Benchmark Business Group

Do You Struggle With Delegating?

January 26, 2021

Delegation is a skill that many business leaders want to improve. We see leaders on all ends of the spectrum. On one end are those that delegate through abdication, where the control and result is left entirely up to the employee completing that task. This often leads to incomplete tasks, results that are not what the business needs, and upset leaders.

On the other end of the spectrum are leaders who hang on to tasks that should be delegated, because they don’t trust their team to get it done. Often these leaders have tried to delegate, but when it didn’t go well they took the tasks back and stopped trying. Close to this end are those that delegate tasks, but spend so much time micromanaging that the benefits of delegation are lost. And the culture of the business suffers.

Delegation is a balancing act. On one hand you have to let go, but on the other, the vision and result that has to be achieved must come from you. It must be what the business needs. How the task is accomplished must be in line with your culture. There has to be a collaboration.

Delegation is a skill, but it’s also a process. A process with definable elements that when used consistently will bring consistent results. When working with our clients on delegation, we provide them with a delegation form. A step-by-step process that when followed creates a consistent and successful ability to delegate tasks (and is an excellent start to a documented system). It’s not unusual for clients to first object to the form. We hear objections such as:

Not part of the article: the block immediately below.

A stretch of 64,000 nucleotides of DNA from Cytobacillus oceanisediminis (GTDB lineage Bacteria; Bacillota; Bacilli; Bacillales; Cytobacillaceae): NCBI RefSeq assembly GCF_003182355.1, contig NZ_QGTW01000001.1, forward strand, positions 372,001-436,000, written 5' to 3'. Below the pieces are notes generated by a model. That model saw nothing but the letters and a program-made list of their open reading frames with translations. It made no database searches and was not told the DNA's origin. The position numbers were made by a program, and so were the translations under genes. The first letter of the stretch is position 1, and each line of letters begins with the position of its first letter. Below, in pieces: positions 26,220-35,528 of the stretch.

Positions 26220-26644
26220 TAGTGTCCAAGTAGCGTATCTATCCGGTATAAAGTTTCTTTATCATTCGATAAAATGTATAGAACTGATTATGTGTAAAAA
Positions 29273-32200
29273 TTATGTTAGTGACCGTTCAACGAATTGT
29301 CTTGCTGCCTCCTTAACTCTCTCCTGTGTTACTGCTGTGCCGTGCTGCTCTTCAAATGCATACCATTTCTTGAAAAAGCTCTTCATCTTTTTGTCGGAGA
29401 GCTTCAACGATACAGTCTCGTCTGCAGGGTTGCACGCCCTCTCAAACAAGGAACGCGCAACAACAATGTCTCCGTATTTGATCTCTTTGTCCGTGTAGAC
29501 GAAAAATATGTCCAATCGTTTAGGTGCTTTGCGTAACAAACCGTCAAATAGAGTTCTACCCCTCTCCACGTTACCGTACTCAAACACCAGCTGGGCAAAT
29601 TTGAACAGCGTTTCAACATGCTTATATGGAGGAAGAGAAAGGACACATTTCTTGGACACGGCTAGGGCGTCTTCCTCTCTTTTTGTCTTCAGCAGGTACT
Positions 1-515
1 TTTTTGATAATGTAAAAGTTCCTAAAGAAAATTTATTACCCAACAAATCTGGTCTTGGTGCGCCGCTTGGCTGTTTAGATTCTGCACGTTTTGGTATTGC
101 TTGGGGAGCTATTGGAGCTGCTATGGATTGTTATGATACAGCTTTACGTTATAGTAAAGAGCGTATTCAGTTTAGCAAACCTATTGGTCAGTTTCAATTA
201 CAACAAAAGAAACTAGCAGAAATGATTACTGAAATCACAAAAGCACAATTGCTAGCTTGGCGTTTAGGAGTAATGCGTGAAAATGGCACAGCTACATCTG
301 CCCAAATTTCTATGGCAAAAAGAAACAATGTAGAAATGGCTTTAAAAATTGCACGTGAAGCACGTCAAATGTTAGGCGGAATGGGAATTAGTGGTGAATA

• It takes too long to fill out
  • This should be common sense
  • I want a team that does this on their own
  • I know this won’t work with my employees

The truth is delegation is a vital part of leadership. Equally vital is having documented work processes that ensure employees can achieve the right results consistently. You can’t always do it on your own. Your job as a leader is to get the best out of those you lead. Delegation is a skill you must conquer. Creating a process for what is delegated ensures that your communication is clear and consistent. If, after implementing a process, you still experience issues with delegation, then you might have an employee issue. And yes, we have a great process for navigating employee issues.

But first you should ensure that your process for delegation is top notch. Make sure that you’ve done everything in your ability to delegate and empower your team to take ownership of a task.

Every task delegated should have:

  1. A clear result: One that the person taking ownership of the task can paraphrase in their own words.
  2. Standards: Identify the standards for doing the task that you want others to honor, such as; quality, quantity, timing, and communication.
  3. Set times to check in: Set it and forget it is a nice phrase, but it’s not leadership. It’s abdication.
  4. An agreement: Delegation isn’t a one-way process. If the person you are delegating has a conflict or too much on their plate, they need to be empowered to speak up. It doesn’t mean they won’t be asked to complete the task, but first the barriers they see need to be addressed.

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